Par "maxiepop" - Publié sur
After marching through 721 pages of Norman Mailer's "The Naked and the Dead" I feel compelled to comment. First, the Good. I agree with many reviews that marveled at Mailer's descriptive detail, complex world view and fully dimensional characters (though they are distasteful characterizations). Now, the bad. I waded and waded (and waded) through page after page of highly detailed marching and moaning hoping for an amazing payoff to the story. Sorry soldiers, this march leads to nowhere. I read a review that referred to this novel as having been written in a reporter's style. Through most of my reading I completely disagreed. The facts only reporter's style didn't jibe with the complex portraits Mailer conceived. Nevertheless, at the end I understood the "reporter" comment. Journalism not being a dramatic form doesn't rely on compelling plotting. So too is the case with this novel. "The Naked and the Dead" has a lot of marching, character development but ultimately DISSAPPOINTING PLOTTING. Finally the ugly. The 50th Anniversary edition boasts a new introduction by Norman Mailer himself. At less than two pages the introduction comes off as merely tossed off if not written by somebody clearly irritated by the task.
One other note. Although Mailer's characters were fully dimensional, I found them to be a pretty distasteful bunch. In fact, I was hoping that most, if not all, of them would be killed by the end. I kept thinking that the Japanese had to be less dispicable than this lot. Mailer clearly has a low opinion of men and mankind in general. I don't buy it. I'm sure our army in WWII had some bad eggs but not the whole carton.
17 internautes sur 19 ont trouvé ce commentaire utile 
4.0 étoiles sur 5 Norman's Land 8 décembre 2005
Par Simone & Perry - Publié sur
While the title of this book may be The Naked And The Dead, there's very little nudity yet a substantial amount of death. This is to be expected, however, as the book takes place in a war zone during World War II. The story, by Norman Mailer, tells of a group of American soldiers invading the Japanese island of Anopopei. Rather than single out a certain character as a protagonist, the story shifts perspectives between a vast array of characters to give the reader a view from many aspects of the war. Tellingly, with so many characters to remember, this is not a book you want to spend long intervals away from between readings.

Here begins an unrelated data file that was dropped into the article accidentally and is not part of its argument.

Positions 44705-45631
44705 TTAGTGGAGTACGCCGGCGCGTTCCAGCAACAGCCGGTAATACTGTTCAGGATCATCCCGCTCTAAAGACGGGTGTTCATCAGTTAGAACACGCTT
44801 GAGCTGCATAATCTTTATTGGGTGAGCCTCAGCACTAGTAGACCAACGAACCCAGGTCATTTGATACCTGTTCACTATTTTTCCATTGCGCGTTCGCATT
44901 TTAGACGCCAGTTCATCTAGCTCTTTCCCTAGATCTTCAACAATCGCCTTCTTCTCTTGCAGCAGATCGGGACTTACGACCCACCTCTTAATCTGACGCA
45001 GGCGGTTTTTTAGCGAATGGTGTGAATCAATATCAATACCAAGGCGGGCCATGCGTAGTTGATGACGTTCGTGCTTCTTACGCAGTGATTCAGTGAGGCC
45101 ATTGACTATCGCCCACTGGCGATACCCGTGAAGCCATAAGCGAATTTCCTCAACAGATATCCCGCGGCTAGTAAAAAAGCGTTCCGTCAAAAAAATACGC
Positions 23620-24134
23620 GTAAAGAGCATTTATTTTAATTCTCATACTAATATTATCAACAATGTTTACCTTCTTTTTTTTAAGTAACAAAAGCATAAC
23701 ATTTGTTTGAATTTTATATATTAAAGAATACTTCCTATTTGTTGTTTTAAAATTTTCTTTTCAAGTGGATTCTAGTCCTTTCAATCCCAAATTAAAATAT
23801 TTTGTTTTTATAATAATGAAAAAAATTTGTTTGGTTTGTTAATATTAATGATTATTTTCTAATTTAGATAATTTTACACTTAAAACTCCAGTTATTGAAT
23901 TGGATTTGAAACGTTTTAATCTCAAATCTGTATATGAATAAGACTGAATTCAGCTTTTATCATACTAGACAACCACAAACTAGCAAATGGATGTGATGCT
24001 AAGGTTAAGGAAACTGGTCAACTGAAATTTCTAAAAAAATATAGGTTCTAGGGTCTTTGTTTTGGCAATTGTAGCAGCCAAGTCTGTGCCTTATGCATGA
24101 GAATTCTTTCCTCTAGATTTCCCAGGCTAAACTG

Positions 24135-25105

Mailer's is a simple and direct, yet powerful writing style. His precise attention to detail gives The Naked And The Dead the feel of a sort of literary documentary. Such is the reason Mailer is often heralded as one of the pioneers of "journalistic fiction", a highly realistic account of fictional happenings, almost as if reported by a journalist who was present. It's doubtful you can remember the last time you were substantially involved emotionally with a documentary, but there's no need to fear in this instance as Mailer imbues his characters with a very empathetic human quality. However, in order to come across these traits in the characters, one must venture deeply into the novel. You can define "deeply" however you'd like, as the novel weighs in at a sizable 721 pages.

One device Mailer uses to help readers get to understand his characters better is to intersperse "time machines" throughout the story. The time machines show things that happened to the men before they were sent to war and gives insight as to what shaped the characters into who they are now. If not for the flashbacks, the book would come dangerously close to lapsing into the sort of soulless informative prose that a novelization of a documentary would suggest. Whether showing the intense rush a soldier feels while in the midst of gunfire, the guilt of capturing an enemy only to find out he's a human being much like everyone else, to the alienation a lower-class troop feels amongst his peers when the general shows favoritism towards him, Mailer never loses sight of what's most important to a reader: feeling what the characters feel and having a sense of being right there with them, bullets whirring past your head or hungering for battle in the still tension of the night. I would actually give this book 4.5 stars, if Amazon would let me do such a thing.